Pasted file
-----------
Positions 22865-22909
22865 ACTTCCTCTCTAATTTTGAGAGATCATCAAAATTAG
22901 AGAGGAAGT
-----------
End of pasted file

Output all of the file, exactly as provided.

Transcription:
Positions 22865-22909
22865 ACTTCCTCTCTAATTTTGAGAGATCATCAAAATTAG
22901 AGAGGAAGT